How Long Does a Weed High Last? The Definitive Guide
I’m imagining you sitting there, trying to focus as you type “how long does a high last” into the search bar. Or you could be on your phone pacing back and forth anxiously or crawled under covers hiding from the world. I hope you’re okay; I hope you’re not having an overwhelming experience. But if you’re looking up “how long does a weed high last” because you want yours to end, take heart. No high lasts forever, and you’ll probably be right as rain in an hour or so.
Why Worry How Long Your Weed High Will Last?
Maybe things aren’t as dire as I’m imagining. Maybe you need to get behind the wheel eventually and want to know how long you should wait to drive. Perhaps you just want to know what kind of experience to expect from different cannabis products and delivery methods.
Perhaps you’re thinking strategically: that awesome band goes on at 10 p.m. and you want to plan your session before they hit, so you peak when they rock your favorite track. Or maybe you’re a medical patient who wants to leave space in the day for your treatment without compromising your productivity.
After all, there are all kinds of reasons you might be asking yourself “how long does a marijuana high last?” If you have some experience with weed, you probably already have a sense of how long your high sticks around. But you might still want to know how you can take control over that aspect of your experience.
And if you’re relatively new to cannabis, having an authoritative answer is an important part of making sure you have an enjoyable session. For everyone who enjoys cannabis, timing, as they say, is everything.
How Long Does A High Last? Use the “Highness Equation” to Find Out
It might not get past the peer review board of a medical journal, but here’s a more-or-less scientific way to “calculate” how long you can expect your weed high to last. Call it the “highness equation.”
The highness equation incorporates the four major aspects that determine how long your marijuana high will last. Here it is:
Length of High = ( (dose x concentration) / (metabolism x tolerance) ) x delivery method
So that’s the dose you take multiplied by the concentration of the product, divided by your metabolism times your tolerance, all multiplied by the delivery method factor: ingestion or inhalation.
In other words: how much weed you put in your body, divided by how your body processes and responds, all shaped by the specific path the weed takes through your system.
It’s less complicated than it sounds. And if you’re looking for a bottom line answer—the median, the average, the “ballpark,” then your answer is simple.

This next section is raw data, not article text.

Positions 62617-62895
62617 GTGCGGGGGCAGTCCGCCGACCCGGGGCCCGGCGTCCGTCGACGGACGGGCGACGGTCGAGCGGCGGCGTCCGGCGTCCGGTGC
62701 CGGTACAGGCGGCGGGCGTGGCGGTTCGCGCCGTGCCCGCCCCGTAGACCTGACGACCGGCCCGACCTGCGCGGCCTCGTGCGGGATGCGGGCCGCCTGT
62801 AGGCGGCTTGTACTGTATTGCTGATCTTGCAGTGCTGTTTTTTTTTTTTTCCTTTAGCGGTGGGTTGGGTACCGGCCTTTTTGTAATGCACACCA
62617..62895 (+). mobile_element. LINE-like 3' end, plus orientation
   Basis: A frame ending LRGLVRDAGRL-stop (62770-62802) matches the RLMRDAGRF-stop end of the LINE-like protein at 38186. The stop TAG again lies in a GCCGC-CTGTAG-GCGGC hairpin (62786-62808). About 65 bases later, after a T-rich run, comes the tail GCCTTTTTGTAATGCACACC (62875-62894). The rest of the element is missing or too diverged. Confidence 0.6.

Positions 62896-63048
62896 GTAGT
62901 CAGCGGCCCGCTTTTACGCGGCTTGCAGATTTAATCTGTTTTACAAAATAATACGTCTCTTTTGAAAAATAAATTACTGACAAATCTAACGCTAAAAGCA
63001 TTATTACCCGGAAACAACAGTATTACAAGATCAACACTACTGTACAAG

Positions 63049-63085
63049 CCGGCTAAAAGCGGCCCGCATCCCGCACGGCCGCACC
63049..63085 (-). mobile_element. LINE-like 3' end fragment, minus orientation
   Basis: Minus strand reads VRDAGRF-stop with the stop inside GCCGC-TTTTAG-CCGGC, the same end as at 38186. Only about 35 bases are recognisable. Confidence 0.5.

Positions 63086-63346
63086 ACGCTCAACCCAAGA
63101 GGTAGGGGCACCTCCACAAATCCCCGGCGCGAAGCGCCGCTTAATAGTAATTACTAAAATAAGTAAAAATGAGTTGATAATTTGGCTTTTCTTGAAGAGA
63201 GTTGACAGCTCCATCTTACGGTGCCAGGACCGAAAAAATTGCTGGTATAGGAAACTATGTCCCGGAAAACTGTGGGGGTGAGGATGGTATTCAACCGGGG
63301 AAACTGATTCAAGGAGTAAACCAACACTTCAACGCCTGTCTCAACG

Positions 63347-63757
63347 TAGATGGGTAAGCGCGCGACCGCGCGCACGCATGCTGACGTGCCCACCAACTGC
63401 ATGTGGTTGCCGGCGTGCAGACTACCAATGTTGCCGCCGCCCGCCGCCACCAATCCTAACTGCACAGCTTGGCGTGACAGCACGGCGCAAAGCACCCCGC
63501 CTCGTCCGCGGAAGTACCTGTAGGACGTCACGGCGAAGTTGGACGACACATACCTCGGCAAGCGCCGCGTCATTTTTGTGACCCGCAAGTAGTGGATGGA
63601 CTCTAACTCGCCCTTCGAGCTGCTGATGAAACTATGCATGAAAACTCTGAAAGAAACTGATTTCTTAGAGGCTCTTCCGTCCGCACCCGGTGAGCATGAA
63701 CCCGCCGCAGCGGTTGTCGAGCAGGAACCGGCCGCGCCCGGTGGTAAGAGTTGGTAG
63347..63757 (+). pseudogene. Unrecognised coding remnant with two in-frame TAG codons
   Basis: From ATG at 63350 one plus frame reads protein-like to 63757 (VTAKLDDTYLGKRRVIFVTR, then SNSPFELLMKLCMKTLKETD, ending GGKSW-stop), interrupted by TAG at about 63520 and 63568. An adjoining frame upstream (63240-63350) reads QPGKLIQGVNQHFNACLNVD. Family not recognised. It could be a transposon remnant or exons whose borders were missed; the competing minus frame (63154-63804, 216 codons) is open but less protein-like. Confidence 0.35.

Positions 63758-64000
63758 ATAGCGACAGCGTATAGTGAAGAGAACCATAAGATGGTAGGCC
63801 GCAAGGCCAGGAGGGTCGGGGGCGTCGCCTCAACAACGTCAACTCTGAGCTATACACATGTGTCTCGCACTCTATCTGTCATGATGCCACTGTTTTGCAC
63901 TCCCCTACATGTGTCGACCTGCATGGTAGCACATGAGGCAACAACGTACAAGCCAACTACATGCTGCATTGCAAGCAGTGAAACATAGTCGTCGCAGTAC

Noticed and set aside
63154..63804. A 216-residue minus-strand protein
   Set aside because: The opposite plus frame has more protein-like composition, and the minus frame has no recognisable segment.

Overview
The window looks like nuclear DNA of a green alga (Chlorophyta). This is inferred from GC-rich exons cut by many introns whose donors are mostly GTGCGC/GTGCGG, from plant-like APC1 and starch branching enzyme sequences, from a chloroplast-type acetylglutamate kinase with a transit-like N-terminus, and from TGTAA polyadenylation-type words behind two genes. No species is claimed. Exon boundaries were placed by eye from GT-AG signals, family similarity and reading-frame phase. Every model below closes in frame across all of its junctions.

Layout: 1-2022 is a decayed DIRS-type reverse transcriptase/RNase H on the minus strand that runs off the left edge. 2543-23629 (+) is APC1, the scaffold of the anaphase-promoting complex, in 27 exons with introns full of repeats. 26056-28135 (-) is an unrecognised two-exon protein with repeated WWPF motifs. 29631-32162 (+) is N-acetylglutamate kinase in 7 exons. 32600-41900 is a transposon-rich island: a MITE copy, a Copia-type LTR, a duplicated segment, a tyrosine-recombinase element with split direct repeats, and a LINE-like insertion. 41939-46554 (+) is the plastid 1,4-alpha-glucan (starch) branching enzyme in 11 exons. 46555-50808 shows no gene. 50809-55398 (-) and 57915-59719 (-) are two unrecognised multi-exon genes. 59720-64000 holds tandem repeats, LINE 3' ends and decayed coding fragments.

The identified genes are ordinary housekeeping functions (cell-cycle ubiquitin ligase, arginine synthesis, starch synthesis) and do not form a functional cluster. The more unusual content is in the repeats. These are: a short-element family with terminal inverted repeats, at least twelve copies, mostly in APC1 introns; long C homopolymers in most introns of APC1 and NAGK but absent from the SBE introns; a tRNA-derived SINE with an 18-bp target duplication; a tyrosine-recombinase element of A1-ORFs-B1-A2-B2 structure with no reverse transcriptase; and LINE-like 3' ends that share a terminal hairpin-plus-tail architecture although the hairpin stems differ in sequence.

After you get high from inhaling weed, expect to stay high for about one to two hours. If you’ve eaten your cannabis, your high will last about 3 to 4 hours, maybe longer.
But if the tl;dr version doesn’t satisfy, read on to find out the factors that influence how long your high lasts. Then, once you figure out where you fall, you can start experimenting with ways to prolong, or if need be, shorten your high.
Your High Lasts As Long As THC Meets Up With Your Endocannabinoid System
But that doesn’t mean you necessarily feel high. And there’s the crux of the question. Your “high” is the sum of an infinitely complex series of metabolic and chemical reactions occurring all throughout your body.
Whether we perceive the effects of those reactions depends on their intensity and our sensitivity to them. And that’s why you’ll find studies claiming that the effects of cannabis can last from 5 hours up to a full day.
That may be true on a chemical level. But THC can interact with our bodies without giving us the experience of feeling high, especially at low levels.
And that’s where the bottom of our “highness equation” comes in: metabolism x tolerance. Being on the bottom of the equation means these are the factors that work against your high, shortening how long you feel the effects of THC.
Metabolism x Tolerance
There’s a common misconception that a person’s weight determines how high they get and how long that high will last. But in fact, it’s a person’s metabolism that plays a major role in the length of a high.
The length of your high depends on the presence of THC in your bloodstream. Your blood carries that THC to the network of cell receptors it binds to, the endocannabinoid system(ECS).